The athlete is still in lane 1, and they were still swimming with the same swimmers, but as a coach I… Continue
Sculling is a hand movement a swimmer can practice to help improve their feel for the water. Swimmers for years have spoken about acquiring and losing the feel for the water. When it is has been lost due to a period of illness/exams/holiday keeping the swimmer away from the pool, sculling drills are emphasised to help relearn the feel for the water.
Sculling movements help improve the feel for the water and the ability to hold onto the water. An… Continue
I believe the role of a coach is to create the right conditions for learning to happen and find ways to motivate the athletes. Most athletes are highly motivated and therefore the task is to maintain that motivation and to generate excitement and enthusiasm.
No matter what age group and level, the coach is there to ensure a positive learning environment and to support, teach and provide the best opportunities for each individual to develop their sporting… Continue
Cramping calves while swim training is an issue that affects most triathletes at some point. As a swim coach working with swimmers and triathletes I hear of this issue a lot but invariably it is always triathletes rather than swimmers suffering. Open water swims in cooler temperatures can bring this problem on quicker.
Usually it is the calves tensing up but sometimes it might be the arch of your foot. It might even reach your toes. Usually the problem arises towards the end of a… Continue
You may have had coaches that make you count strokes throughout the workout, either by mixing it into drill sets, the main set, or at the end of workout. Some coaches recommend making a habit of always keeping track of your stroke count. As a coach of distance swimmers and triathletes, I believe stroke counting is a necessary part of most swimming workouts.
If you stick with it and do it on a consistent basis, stroke counting in swimming is an excellent way to increase your DPS… Continue
There is some debate going on in the triathlon world about whether it is important to have a long stroke in freestyle, and if so, how can this be developed? Being long means extending your arm and gliding with each arm stroke. It also means getting more out of your stroke while saving energy (ideal for triathletes).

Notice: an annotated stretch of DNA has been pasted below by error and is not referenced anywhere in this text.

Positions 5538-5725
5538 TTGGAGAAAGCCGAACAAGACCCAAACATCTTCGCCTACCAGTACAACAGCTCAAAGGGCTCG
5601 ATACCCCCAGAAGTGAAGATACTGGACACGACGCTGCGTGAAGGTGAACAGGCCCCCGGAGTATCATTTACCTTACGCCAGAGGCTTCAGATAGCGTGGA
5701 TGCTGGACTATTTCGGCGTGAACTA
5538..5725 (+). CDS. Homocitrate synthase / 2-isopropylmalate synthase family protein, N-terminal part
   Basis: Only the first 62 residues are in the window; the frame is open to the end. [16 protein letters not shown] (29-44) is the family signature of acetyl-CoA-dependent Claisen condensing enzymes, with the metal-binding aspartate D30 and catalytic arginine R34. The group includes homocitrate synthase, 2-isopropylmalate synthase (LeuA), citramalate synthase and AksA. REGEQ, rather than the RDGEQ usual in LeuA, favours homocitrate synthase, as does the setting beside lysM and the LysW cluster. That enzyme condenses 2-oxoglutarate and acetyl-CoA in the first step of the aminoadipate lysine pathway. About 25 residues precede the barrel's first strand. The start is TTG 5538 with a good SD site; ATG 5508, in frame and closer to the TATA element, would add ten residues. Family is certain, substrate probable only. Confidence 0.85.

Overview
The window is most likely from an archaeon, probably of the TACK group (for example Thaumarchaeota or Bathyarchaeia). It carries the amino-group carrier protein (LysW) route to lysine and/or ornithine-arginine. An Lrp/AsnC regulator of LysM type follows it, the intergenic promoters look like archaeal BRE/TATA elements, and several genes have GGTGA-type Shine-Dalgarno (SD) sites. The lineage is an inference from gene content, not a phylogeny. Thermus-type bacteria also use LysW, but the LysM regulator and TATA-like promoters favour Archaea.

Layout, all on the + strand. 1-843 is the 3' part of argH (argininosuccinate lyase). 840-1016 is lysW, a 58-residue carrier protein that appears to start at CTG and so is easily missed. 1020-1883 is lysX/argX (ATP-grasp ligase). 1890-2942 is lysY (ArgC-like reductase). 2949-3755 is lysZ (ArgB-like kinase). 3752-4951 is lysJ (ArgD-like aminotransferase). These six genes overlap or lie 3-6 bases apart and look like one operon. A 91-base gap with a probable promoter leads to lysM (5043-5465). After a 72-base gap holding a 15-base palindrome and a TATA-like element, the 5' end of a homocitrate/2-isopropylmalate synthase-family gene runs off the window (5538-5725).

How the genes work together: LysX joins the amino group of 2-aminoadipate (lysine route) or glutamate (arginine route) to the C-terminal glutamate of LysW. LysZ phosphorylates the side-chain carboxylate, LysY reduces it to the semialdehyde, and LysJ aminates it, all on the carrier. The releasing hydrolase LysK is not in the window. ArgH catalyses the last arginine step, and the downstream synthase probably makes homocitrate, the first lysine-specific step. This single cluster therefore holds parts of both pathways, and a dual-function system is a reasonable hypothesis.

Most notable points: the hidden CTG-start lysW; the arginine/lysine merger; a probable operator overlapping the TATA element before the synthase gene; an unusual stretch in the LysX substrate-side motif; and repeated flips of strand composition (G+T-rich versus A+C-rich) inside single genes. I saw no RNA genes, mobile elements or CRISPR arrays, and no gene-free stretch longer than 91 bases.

Don't get me wrong, you can achieve a lot with a shorter stroke- in fact you could go very fast this way. However, for most people, especially the beginner crowd, this… Continue
Most sports come with injuries to accompany them. Although swimming is, by most standards, not a sport associated with high risk of injury, it does have it’s own problems. By far the biggest source of sidelining swimming injuries is the shoulder.
I was a competitive swimmer for 14 years, sometimes doing double workouts and 15,000 meters per day. I swam mostly freestyle and backstroke. I never had a shoulder problem until my college years. I had been training with pull buoy and… Continue
Can you point your toes and straighten out your feet? When you kick on your back, do you tend to go very slow, stay in one place, or even go backwards? Do you have a tough time with swimming drills because your kick is not propelling you forward fast enough? Do you wear fins in workouts just to "keep up"? Did you start out as a runner and pick up swimming later to become a Triathlete?
If you answered "yes" to any of the above, you may have Runner's Kick! Have no fear, there are… Continue
As technical as the sport of swimming can be, it is tough to narrow down the answer to the often-asked question, “what should I concentrate on?” So, I came up with a “top ten” list of steps to improving your swim for a triathlon. These aren’t necessarily in any order, but should go a long way in helping you achieve your goals, whether you are a beginner or trying to go pro.
Slice your hand into the water right about at your goggle line, and drive it forward.… Continue
One of the most common wonders of the swimming world is; should you use alternate-side, or bilateral breathing?
Throughout my swimming career, I had always breathed to my right side only until a year ago. Why? Because breathing on my left side felt awkward and uncomfortable! This is the reason why most swimmers will breathe only on one side. Last year I had an experience that made me change my ways. I was getting a massage and my therapist noted that my left lat muscles (back) were… Continue